Observers at the committees are worried that debate on many topics has been cut short mid-way, leaving unresolved ambiguities. Doubts about the safety margins, plastic strain, the length of the fault lines along the eastern margin of the Sado Basin, the strength of the casing for the recirculation pump of KK-7, and other issues have remained unresolved from the start. The following are but a few examples from recent discussions:

The reactor buildings and turbine buildings for KK-1 to 7 have continued to rise and sink erratically.

  • Not only are the fuel rods in KK-7 damaged in many places, but the control rods also have many cracks.
  • The exhaust stacks are leaning to the side due to tilting of the foundations. This is most prominent at KK-1, 2 and 3.
  • The earthquake-resistant wall of KK-5 has many cracks, and the hangers supporting the pipework are dislocated at a number of locations.
  • Will the stabilizer for the nuclear reactor containment vessel of KK-5 really improve safety during earthquakes?
  • Is safety from tsunamis really adequate at plus 2 meters and minus 3.5 meters?

“We don’t know why. It is a matter of science. The criteria are not wrong. It will not impact safety. The criteria have been adopted by the academic societies, etc., on the basis of many years of experience. There is no need to reopen the debate on the criteria.” These views of the committee members in favor of nuclear power have held sway.

Restart the entire debate from scratch

Proponents of nuclear power plants begin with the presumption that the plants need to be built. “Assumptions” are made on the premise that the plants are to be built. Criteria are set at levels convenient for this purpose. They were based on economic efficiency and engineering judgment, and the option of refraining from setting criteria if scientific investigation had not resolved the issue was not considered.

In this light, how are we to understand the initial apology in the “Urgent Recommendations regarding the Accident at the Fukushima Nuclear Power Station” that was signed jointly by 16 leading proponents of nuclear power on March 31?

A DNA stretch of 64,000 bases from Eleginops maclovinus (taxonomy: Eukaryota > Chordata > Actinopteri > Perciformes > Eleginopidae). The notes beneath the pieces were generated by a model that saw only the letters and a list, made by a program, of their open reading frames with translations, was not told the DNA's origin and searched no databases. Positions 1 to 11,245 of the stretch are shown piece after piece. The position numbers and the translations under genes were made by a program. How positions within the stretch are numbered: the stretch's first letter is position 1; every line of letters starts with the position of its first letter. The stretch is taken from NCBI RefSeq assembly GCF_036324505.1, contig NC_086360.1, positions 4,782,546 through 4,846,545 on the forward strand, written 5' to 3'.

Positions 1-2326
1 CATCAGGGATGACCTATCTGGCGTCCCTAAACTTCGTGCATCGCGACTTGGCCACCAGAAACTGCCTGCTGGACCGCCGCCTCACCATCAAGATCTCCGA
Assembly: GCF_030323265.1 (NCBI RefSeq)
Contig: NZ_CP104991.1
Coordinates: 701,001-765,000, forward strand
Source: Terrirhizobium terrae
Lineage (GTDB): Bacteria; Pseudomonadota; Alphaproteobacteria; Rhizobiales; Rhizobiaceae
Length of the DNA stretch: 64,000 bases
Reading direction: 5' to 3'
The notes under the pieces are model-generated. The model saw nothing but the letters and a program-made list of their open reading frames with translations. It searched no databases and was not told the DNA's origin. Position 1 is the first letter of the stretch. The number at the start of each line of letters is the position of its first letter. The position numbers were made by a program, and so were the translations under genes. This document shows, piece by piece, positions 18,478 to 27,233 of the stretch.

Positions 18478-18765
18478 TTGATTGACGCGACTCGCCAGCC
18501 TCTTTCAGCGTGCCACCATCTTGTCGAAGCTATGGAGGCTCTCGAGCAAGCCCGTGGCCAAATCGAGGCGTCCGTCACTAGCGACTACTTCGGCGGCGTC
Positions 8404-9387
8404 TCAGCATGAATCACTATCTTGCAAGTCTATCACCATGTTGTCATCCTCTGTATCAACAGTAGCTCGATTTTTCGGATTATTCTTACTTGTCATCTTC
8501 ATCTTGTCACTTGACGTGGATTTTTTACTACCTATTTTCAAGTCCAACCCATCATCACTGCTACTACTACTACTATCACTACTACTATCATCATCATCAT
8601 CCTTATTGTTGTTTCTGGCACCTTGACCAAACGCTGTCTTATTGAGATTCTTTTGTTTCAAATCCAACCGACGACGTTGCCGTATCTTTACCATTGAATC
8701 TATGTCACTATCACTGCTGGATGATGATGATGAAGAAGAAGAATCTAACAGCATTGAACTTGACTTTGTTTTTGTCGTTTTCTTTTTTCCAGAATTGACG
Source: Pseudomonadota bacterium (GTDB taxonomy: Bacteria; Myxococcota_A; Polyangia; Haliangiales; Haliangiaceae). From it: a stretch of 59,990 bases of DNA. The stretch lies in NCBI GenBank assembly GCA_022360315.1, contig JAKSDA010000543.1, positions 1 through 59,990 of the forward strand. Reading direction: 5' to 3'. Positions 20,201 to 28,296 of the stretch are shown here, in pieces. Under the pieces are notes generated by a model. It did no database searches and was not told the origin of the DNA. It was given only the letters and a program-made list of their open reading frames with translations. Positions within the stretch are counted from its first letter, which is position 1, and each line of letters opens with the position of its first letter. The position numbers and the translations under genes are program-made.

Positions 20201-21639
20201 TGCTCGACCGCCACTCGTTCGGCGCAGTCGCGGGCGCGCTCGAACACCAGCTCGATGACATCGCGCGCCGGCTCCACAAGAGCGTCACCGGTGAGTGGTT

It states, “Firstly, as leading proponents of the peaceful use of nuclear power, we profoundly regret this accident and deeply apologize to the citizens of our country.” It goes on to make some inferences about the state of the accident at the time, and concludes by saying, “We strongly demand that the government urgently build a robust framework for a nation-wide effort to respond to the nuclear power plant accident in Fukushima.” The signatories include two former heads of the Nuclear Safety Commission, three former presidents of the Atomic Energy Society of Japan, and three former commissioners of the Nuclear Safety Commission. Former head of the Nuclear Safety Commission, Shojiro Matsuura, who attended the announcement of the recommendations, expressed his regrets by saying “no apology will suffice for this problem; as humans who have failed, we wanted to consider ways of resolving this problem for society.” (Sankei Shimbun, April 1) However, the recommendations are only statements of principles and are lacking in specifics. They are similar to TEPCO’s roadmap.

I fear that it may already be too late, but if it is still possible to avoid an emergency, the sub-committees in Niigata should learn some lessons from “Fukushima” and engage in robust and thorough debate. If there is a proper debate, free from deception, they must certainly reach the conclusion that KK NPP must be closed down. I have recently given some in-depth interviews to Western journalists. Obviously, they wanted to know about “Fukushima,” but their other big concern was the future of KK.

April 20

Yukio Yamaguchi (CNIC Co-Director)